1. The only acceptable mess to have in your home is a neat stack of books. Or articles. Or magazines. Actually, almost every surface in your home should be jam-packed — but not overflowing — with reading material.

2. Life is often contradictory. ACTUALLY the only acceptable mess is in your junk drawer. You know that drawer I mean. Every home needs one — the catchall spot for miscellaneous odds and ends that you will need…someday.

3. Life isn’t fair.

4. Life is basically all a competition.

5. …soooo never, ever show favoritism among your siblings. Or parents. Or children. Especially your children. …

Inspired by Jaime’s blog post on phone notes, here’s an exploration of the photos currently kept on my phone. I wonder what it will reveal?

Yesterday — Paper hand turkey. First pic is of my roommate’s turkey, second is mine. Texted it to my sister earlier to brag. Really proud of how they turned out — much more artistic than I remember my hand turkeys being when I was a kid. Who knew you could take a juvenile concept and turn it into something really artistic? Also rather proud of how I inspired my roommates to get crafty. …


I can’t do this. it’s too much. why is college so hard? it shouldn’t be this hard. I OBJECT!!! ugh, but probably the problem is me. but really, I can’t manage that giant essay. and then the essay due two days after that. and then the project after that which my prof has given really vague directions on so clearly it’s all his fault and how on EARTH am I going to manage that I can’t it’s a research paper I absolutely suck at those there’s no way I can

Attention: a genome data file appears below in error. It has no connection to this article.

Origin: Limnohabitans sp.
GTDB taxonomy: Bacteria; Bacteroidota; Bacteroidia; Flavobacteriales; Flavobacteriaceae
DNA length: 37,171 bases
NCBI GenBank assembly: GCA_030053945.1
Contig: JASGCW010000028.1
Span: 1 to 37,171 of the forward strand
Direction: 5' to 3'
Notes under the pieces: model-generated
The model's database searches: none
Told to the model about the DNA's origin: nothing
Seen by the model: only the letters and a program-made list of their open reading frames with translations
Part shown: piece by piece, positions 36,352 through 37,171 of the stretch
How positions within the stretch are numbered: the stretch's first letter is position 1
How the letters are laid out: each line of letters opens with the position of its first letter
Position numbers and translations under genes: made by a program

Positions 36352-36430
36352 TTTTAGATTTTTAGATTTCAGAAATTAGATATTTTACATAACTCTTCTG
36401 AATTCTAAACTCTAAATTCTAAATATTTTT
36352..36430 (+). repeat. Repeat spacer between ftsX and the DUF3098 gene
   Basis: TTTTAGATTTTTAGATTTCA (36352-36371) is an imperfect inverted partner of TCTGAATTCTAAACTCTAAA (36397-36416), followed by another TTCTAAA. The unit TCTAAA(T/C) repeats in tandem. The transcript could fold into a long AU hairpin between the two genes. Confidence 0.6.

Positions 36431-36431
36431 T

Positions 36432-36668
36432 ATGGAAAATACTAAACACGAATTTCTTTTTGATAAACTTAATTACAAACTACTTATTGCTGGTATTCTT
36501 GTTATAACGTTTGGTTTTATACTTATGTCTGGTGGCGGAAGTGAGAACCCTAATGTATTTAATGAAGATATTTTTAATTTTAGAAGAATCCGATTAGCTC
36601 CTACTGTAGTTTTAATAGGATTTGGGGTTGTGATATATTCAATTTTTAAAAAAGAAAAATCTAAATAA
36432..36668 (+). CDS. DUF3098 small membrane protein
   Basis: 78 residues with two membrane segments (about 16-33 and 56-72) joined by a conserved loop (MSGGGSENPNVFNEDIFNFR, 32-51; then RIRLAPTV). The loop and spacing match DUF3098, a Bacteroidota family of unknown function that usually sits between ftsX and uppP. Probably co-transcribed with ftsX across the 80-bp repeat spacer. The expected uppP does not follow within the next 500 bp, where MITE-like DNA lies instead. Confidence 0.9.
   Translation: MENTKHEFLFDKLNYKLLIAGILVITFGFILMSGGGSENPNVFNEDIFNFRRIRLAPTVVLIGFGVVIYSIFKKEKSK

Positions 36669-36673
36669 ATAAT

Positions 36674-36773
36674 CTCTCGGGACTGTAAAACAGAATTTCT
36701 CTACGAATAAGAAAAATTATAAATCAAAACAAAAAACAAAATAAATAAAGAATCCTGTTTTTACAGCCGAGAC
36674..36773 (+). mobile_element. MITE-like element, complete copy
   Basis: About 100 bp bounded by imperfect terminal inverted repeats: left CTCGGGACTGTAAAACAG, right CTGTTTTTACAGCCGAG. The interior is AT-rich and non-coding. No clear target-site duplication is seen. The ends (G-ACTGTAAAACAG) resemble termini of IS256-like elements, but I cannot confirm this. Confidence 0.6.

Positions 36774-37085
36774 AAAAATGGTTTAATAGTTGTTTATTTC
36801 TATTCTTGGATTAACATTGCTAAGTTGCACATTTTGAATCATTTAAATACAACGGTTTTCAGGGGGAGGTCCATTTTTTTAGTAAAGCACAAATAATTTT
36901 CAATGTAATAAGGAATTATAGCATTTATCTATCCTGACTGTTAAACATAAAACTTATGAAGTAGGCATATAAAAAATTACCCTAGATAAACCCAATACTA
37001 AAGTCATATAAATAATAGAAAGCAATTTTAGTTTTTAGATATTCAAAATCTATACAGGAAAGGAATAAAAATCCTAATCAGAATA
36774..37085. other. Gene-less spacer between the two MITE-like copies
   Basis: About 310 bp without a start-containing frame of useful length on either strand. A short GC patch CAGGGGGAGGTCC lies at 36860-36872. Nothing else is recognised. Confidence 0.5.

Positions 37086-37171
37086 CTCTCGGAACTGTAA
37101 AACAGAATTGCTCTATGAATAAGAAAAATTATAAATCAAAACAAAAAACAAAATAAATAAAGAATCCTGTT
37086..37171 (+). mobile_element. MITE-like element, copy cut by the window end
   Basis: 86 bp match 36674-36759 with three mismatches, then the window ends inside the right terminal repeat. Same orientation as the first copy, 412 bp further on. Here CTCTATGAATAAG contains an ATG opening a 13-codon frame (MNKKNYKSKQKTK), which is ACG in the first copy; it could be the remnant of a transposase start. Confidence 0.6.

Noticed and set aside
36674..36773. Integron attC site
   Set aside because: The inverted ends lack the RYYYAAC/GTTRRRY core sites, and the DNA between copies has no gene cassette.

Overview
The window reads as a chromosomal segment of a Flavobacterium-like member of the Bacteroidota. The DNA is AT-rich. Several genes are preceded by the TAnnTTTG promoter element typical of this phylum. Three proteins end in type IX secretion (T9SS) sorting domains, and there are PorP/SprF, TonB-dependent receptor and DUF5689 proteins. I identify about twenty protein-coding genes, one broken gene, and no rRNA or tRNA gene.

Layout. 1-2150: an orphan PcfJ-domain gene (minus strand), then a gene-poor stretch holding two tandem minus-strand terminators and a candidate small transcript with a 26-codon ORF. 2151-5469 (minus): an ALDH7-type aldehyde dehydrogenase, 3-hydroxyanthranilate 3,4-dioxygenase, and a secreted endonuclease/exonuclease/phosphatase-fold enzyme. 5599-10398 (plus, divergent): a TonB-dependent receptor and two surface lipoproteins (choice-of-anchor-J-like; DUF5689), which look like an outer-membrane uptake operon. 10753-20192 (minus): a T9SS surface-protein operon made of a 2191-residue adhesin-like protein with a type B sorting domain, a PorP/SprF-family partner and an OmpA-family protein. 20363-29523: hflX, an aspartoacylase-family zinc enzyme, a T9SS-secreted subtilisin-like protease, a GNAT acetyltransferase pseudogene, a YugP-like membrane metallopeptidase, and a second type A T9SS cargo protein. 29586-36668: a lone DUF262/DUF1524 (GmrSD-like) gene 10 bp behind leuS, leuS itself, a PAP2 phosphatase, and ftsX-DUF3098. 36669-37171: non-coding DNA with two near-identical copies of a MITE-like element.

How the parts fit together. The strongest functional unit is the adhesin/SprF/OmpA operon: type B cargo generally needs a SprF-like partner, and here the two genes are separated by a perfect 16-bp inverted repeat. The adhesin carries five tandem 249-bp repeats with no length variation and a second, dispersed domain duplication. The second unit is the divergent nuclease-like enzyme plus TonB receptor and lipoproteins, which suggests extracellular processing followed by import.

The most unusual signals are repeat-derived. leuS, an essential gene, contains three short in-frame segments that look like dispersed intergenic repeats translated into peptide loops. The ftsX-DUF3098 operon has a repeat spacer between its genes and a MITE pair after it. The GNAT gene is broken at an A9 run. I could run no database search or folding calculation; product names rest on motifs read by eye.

if I don’t do homework tonight tomorrow is going to be soooooo hard because I will have way too much writing to do but I will try to be really productive and ultimately fail and probably if I’m not going to study I should at least go to sleep but if I do that then tomorrow will be here in like approximately three seconds and I don’t want it to be tomorrow but I know I should sleep BUT NETFLIX ugh man my sleep schedule is so bad why don’t you take better care of yourself? you never sleep enough you should really just go to bed…

I didn’t really believe my sister when she said something vague about how commuting to school on foot/by bike would be a valuable experience. At least, I didn’t really believe it to the degree she rapturized.

But after two months of tramping around my small college town, completely car-less, here’s a summary of how awesome it’s been. Don’t worry; while I might subtly try to convince you to try it, I’m not going to bore you with the usual talking points about saving the environment…

Cute houses. At the risk of sounding like a total ditz… my favorite thing about urban areas is sightseeing among the one-hundred-year-old cottage-y houses. Probably because I grew up in a suburb where almost every house (except in downtown) was either new (boooo) or 70s ranch-style (blah). So one of my favorite things about walking around Newberg is seeing all of the cute old houses, wondering how big they are inside, keeping a mental ranking, and changing my mind on which I want to buy. Older areas of Newberg actually remind me a lot of older areas of Portland — except there’s the perk that you don’t have to live in Portland. …

And yes, I’m writing this as a junior. Am I a college expert? No. Do I know what I will regret not having done in college? No.

But what I DO have is a fabulous college bucket list with my friend! And unlike bucket lists I’ve written in the past, we’re actually checking things off the list, which makes me feel greatly accomplished. Possibly more accomplished than any homework assignment I’ve completed this year…